Love Poems, the first part of this book, won Habila the Caine Prize for African fiction. It is indeed a good narrative, and Waiting for an Angel is an attempt to enlarge the story, telling us were Lomba came from and what he was doing before he was imprisoned in a hellish Nigerian prison.

Habila’s various characters who twist and twirl around Lomba, the central poet and narrator, are all likeable and engaging. The historical context, namely Nigeria’s early-eighties political unrest, along with we...more
The opening story, which Habila won the Cain prize for, is beautifully imagined and told. The open-ended finale to Lomba's story allows for a hope that is much needed in Africa today. The other stories, though they do connect to the first one, are not as strong. I was on the edge of my seat during the suspenseful scene following the protest, but left feeling disjointed and a bit confused during some of the other scenes. Because the novel as a whole is so short, I had a hard time feeling intimate...more
Bolaji Olatunde
In my humble opinion, "Waiting For An Angel" is as close to genius as a writer can get; at least, that's the way I view any novel which can hold me spellbound for twenty-four hours without a single thought about life-sustaining necessities. As one who lived in Nigeria at the time the novel was set, it stirred bittersweet memories of the life under military dictatorships. The simple writing belies the sophisticated, well-observed presentation of the lives of ordinary folks who were, by and large,...more
Obinna Udenwe
Helon Habila has been able to tell a vivid but captivating story of life in the Nigerian prisons. life during the military rule in Nigeria. And Life in a society riddled with corruption.

The way the characters are introduced, their names which is a bit oriental and literal and the way the story is weaved makes me rate him best after Adichie.
Interconnected short stories revolving around a journalist living in Lagos under military rule. The first story, set during the journalist's prison sentence, is phenomenal. I was less impressed by the subsequent stories, but a couple of them were quite good, and I only really disliked one (the bland "The Angel").
Read and discussed with a small groups of High school students and an English teacher. Touching stories of the political awakiening of a teem ager in bloody Nigeria. The students were very perceptive.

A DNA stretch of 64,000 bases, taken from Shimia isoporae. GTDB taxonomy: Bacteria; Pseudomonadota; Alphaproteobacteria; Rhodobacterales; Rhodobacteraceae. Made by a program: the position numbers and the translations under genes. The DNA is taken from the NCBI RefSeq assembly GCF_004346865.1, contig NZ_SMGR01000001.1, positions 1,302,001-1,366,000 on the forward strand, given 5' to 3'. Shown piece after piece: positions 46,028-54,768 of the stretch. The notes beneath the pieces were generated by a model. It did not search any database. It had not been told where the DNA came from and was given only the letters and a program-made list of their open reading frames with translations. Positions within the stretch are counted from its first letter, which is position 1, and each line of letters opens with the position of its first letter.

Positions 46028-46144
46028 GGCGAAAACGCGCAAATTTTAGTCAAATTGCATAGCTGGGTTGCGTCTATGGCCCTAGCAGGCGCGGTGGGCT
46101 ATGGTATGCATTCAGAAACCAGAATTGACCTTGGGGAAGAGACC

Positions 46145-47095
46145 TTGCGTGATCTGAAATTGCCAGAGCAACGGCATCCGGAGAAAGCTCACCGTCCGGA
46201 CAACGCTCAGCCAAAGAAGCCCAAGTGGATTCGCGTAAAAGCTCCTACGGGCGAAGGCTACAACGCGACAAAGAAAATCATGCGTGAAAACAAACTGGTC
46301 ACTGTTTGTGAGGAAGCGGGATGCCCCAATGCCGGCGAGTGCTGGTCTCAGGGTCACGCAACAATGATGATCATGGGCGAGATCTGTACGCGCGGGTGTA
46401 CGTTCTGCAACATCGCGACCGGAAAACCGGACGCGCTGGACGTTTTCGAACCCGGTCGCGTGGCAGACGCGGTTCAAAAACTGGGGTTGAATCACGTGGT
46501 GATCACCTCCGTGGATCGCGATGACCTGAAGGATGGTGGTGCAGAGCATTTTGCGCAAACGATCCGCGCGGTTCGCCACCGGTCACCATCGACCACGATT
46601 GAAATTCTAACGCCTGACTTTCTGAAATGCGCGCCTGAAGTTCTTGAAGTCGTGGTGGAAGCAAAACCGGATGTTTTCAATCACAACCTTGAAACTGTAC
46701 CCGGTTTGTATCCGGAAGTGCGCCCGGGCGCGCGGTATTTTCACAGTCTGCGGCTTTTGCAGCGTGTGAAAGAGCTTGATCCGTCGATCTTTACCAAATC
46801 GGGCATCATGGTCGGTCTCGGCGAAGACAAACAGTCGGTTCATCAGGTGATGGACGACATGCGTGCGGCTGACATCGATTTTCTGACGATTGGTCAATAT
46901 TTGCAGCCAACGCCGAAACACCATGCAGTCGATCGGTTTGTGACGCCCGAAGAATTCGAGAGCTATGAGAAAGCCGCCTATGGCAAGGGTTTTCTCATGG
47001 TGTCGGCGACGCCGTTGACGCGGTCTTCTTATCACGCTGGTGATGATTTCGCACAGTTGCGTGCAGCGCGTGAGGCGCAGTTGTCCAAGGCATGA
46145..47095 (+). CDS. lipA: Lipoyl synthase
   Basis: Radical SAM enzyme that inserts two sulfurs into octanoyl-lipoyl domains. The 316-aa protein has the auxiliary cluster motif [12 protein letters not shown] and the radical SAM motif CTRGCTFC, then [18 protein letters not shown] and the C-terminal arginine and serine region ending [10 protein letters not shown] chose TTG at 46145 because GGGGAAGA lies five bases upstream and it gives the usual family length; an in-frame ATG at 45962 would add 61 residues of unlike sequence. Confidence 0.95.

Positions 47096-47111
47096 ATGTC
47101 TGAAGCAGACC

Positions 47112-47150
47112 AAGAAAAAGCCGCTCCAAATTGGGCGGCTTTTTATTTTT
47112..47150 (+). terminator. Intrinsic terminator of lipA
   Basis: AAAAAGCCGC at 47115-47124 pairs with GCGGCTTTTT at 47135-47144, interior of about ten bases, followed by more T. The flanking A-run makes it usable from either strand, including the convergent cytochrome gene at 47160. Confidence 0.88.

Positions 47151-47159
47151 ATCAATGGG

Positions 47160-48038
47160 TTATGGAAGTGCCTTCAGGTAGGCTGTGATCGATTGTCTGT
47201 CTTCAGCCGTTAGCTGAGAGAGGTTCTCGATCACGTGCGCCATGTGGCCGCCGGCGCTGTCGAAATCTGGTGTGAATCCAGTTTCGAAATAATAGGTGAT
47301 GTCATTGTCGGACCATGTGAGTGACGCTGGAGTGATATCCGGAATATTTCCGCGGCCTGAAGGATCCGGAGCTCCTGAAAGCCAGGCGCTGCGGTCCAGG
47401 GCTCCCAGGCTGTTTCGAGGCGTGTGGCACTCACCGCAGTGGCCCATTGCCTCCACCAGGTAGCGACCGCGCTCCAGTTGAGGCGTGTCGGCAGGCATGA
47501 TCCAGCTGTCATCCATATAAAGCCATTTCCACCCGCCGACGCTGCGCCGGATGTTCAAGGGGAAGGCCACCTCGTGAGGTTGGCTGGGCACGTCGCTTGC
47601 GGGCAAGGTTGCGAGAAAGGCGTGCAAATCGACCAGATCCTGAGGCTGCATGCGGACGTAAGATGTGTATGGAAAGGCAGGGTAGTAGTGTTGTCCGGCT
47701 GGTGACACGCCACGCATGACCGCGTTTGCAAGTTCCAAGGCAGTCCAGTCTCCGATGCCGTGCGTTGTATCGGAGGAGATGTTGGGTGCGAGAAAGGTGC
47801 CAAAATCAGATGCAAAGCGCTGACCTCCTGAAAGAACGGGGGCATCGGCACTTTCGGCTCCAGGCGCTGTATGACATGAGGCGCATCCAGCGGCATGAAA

Loreldonaghey Donaghey
So far this is excellent. I only stopped reading when I fell asleep on my pool floatie and dropped the book into the water. As soon as it dries out, I'll finish it.
it was interesting to find out through his writing what Nigeria was like during the military regime. i enjoyed the way he told the story.
9/10. I really enjoyed this book. The writing is delightful despite the difficult subject.
Jul 17, 2009 Jane added it
Recommended to Jane by: Loreldonaghey Donaghey
Lorel's right, this is a good book. I knew nothing about Nigeria in the 1990s.
The first part of the book is great - but it kind of falls apart after that.
Very powerful, very vivid. So painful that it was hard to read.
Mike Clinton
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Helon Habila was born in Nigeria in 1967. He studied literature at the University of Jos and taught at the Federal Polytechnic Bauchi, before moving to Lagos to work as a journalist. In Lagos he wrote his first novel, Waiting for an Angel, which won the Caine Prize in 2001. Waiting for an Angel has been translated into many languages including Dutch, Italian, Swedish, and French.

In 2002 he moved...more
More about Helon Habila...
Measuring Time Oil on Water: A Novel The Granta Book of the African Short Story The Best American Nonrequired Reading 2008 NW14: The Anthology of New Writing

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“This was soul calling to soul. A tired, trapped lock at last meeting the key that unlocks it.” 0 likes